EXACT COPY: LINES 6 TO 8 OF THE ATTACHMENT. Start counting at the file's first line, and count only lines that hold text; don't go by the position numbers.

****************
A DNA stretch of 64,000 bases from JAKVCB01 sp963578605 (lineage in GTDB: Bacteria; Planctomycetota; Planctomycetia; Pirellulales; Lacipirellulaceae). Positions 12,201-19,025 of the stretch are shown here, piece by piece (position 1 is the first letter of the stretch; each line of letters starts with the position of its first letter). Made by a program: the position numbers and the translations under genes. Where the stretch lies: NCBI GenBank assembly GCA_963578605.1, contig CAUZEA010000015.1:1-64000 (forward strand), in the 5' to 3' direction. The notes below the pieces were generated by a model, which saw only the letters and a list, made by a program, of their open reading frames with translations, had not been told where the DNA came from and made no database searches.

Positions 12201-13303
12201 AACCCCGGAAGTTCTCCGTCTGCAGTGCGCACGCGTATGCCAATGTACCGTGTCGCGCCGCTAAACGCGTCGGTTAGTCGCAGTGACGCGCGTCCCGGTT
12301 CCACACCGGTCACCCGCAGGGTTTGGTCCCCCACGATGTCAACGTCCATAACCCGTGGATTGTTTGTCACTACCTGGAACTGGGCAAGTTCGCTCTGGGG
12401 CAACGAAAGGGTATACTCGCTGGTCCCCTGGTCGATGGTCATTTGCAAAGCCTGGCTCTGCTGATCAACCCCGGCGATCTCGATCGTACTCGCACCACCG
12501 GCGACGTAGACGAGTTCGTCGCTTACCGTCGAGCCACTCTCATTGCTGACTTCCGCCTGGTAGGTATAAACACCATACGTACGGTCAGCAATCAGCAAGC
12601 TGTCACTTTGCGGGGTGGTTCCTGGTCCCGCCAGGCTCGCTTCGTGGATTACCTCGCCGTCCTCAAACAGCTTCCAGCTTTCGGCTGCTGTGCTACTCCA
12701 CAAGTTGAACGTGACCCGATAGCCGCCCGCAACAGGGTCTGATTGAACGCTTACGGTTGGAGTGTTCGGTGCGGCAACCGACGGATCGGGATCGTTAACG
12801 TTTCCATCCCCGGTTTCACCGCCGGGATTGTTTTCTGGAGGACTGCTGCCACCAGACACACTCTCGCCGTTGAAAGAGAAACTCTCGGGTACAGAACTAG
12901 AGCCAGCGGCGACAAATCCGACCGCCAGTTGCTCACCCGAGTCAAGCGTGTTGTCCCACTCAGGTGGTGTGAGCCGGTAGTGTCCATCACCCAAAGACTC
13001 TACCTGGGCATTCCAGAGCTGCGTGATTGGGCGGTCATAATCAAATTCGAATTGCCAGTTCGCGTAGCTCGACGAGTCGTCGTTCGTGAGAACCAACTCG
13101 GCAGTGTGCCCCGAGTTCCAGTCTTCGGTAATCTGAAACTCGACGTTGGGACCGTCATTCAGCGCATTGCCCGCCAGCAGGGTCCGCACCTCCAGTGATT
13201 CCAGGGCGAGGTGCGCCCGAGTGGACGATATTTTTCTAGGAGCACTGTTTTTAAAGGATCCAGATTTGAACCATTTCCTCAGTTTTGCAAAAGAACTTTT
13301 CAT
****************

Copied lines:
12501 GCGACGTAGACGAGTTCGTCGCTTACCGTCGAGCCACTCTCATTGCTGACTTCCGCCTGGTAGGTATAAACACCATACGTACGGTCAGCAATCAGCAAGC
12601 TGTCACTTTGCGGGGTGGTTCCTGGTCCCGCCAGGCTCGCTTCGTGGATTACCTCGCCGTCCTCAAACAGCTTCCAGCTTTCGGCTGCTGTGCTACTCCA
12701 CAAGTTGAACGTGACCCGATAGCCGCCCGCAACAGGGTCTGATTGAACGCTTACGGTTGGAGTGTTCGGTGCGGCAACCGACGGATCGGGATCGTTAACG